US House passes the China-focused America Competes Act
- The final scope of the bill is unknown as it still must be reconciled with similar Senate legislation that was approved last year
- ‘This is a competition issue, making our workers and our country compete with slave labour in China,’ says House Speaker Nancy Pelosi
The US House of Representatives passed mammoth new China legislation on Friday that targets nearly every aspect of Washington’s tense relationship with Beijing.
“The America Competes Act will ensure that America is pre-eminent in manufacturing, innovation and economic strength, and can outcompete any nation,” said House Speaker Nancy Pelosi.
“We’re positioning US interests and values to win in the world arena, including holding the People’s Republic of China accountable for genocide and using slave labour,” she said. “This is not just a values issue in terms of human rights – this is a competition issue, making our workers and our country compete with slave labour in China.”
The legislation advanced by a 222-210 vote, putting Congress one step closer to passing a bill that supporters say would strengthen Washington’s hand in its intensifying competition with Beijing.
The legislation includes provisions to strengthen US relations with Taiwan, new sanctions for officials in Xinjiang accused of “systematic rape, coercive abortion, forced sterilisation, or involuntary contraceptive implantation policies and practices” and an authorisation for millions of dollars in funding to counter Chinese government censorship and disinformation.
A similar China bill, called the US Innovation and Competition Act, passed the Senate by a two-thirds margin last summer. Negotiators from the House and Senate will now attempt to negotiate a final bill that both chambers can pass and send to President Joe Biden to sign into law.
Competition with China has become a rare issue in the polarised US Congress with broad bipartisan support.
However, only one Republican voted for the House measure on Friday – Representative Adam Kinzinger of Illinois. Kinzinger has gone against his party on a number of high-profile occasions, including his vote to impeach former president Donald Trump and his leading role in the committee investigating the January 6 Capitol attack.
The nearly party-line vote was an unusual case of bitter partisanship, so common elsewhere on Capitol Hill, seeping its way into a China bill that would bring the US closer to Taiwan, fund the American semiconductor industry and create a new Chinese language learning programme to replace Beijing’s controversial Confucius Institutes.
Republican critics of the America Competes Act said it went beyond the scope of China-related concerns and included other progressive priorities for the Democratic Party like climate change and immigration. They add that the bill in its current form would have little chance of passing in the evenly divided Senate.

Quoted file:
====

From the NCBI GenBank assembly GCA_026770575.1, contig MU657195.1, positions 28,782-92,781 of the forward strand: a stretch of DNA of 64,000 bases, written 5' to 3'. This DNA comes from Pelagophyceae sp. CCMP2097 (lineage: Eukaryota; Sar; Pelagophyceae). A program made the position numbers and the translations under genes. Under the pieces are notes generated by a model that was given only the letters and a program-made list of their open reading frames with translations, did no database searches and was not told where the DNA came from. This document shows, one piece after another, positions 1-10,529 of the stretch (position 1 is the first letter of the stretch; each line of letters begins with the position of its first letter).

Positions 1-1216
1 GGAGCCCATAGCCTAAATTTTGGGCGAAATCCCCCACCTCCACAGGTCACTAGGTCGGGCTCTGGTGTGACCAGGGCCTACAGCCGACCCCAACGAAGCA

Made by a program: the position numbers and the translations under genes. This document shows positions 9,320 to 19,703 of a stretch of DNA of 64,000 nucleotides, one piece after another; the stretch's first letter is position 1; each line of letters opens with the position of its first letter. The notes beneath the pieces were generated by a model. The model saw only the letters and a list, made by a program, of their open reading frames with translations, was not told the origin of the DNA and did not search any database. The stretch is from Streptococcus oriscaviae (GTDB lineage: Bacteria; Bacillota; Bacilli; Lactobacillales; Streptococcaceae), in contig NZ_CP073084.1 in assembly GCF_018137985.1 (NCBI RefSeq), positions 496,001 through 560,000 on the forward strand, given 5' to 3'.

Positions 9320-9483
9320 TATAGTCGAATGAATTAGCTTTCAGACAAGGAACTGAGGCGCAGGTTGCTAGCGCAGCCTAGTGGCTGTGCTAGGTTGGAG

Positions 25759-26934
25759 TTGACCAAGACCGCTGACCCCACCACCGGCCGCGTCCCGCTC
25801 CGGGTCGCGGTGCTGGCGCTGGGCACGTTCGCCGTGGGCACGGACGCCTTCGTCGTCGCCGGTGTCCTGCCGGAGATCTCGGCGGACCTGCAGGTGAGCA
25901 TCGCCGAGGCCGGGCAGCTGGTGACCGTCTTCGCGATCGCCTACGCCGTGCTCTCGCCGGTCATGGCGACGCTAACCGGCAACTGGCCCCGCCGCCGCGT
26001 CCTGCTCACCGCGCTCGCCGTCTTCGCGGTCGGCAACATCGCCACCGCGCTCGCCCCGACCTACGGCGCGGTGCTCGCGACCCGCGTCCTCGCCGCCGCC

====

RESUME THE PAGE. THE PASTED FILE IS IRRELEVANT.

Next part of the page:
In the days leading up to the House vote, Republican lawmakers tried to strip some of those items from the measure, including US$8 billion designated for the UN Green Climate Fund.
“This legislation could send US taxpayer money to fund green energy projects built on the CCP’s genocide against its own people,” Representative Michael McCaul, the top Republican on the House Foreign Affairs Committee, said in a speech on the House floor this week.
The lone Democrat to vote against the bill, Representative Stephanie Murphy of Florida, said she shared some of those concerns.
“This bill is going to arrive in the Senate DOA, and because it is so chock full of progressive, protectionist policies that will never make it through the Senate,” she said in an interview with Politico, using an acronym for “dead on arrival”.
Advocacy groups supporting human rights in Xinjiang and Hong Kong applauded the bill.
The Washington-based Hong Kong Democracy Council said it was “elated”, and the non-profit Uyghur Human Rights Project said it was “encouraged that Congress continues to put rhetoric into action”.
“We are particularly encouraged by provisions meant to provide safe haven for Uyghurs fleeing atrocities, and to tighten scrutiny on Chinese companies complicit in these abuses,” said Uyghur Human Rights Project executive director Omer Kanat.
Pelosi said on Thursday that any cooperation the US might pursue with Beijing on climate change would have nothing to do with Washington’s stance on other issues in China, especially human rights.
“We cannot say, ‘because we hope you’ll do something on climate, that we can ignore the fact that you’re committing genocide of a population in your country’,” Pelosi said. “That’s just not going to happen.”
In a statement after the House vote, Biden said the bill would help the US outcompete China in the 21st century, and urged Republicans to support it.
“If House Republicans are serious about lowering prices, making our economy stronger and competing with China from a position of strength, then they should come to the table and support this legislation, which does just that,” Biden said.
Responding to a query about the House vote, Liu Pengyu, spokesman for the Chinese embassy in Washington, said the US “should not make an issue of China and perceive China as an imaginary enemy”.
“We urge the US to view China’s development and China-US relations in a rational way, delete China related contents in the bill and do more to promote mutual trust and bond of our two countries,” he said.
Aides on Capitol Hill closely following the legislation said it could be weeks before a final compromise bill emerges from the House and Senate, and it is unclear what it will ultimately look like. Both chambers would then need to vote on the reconciled measure, with 60 votes needed in the Senate for passage.
Author: Jacob Fromer, SCMP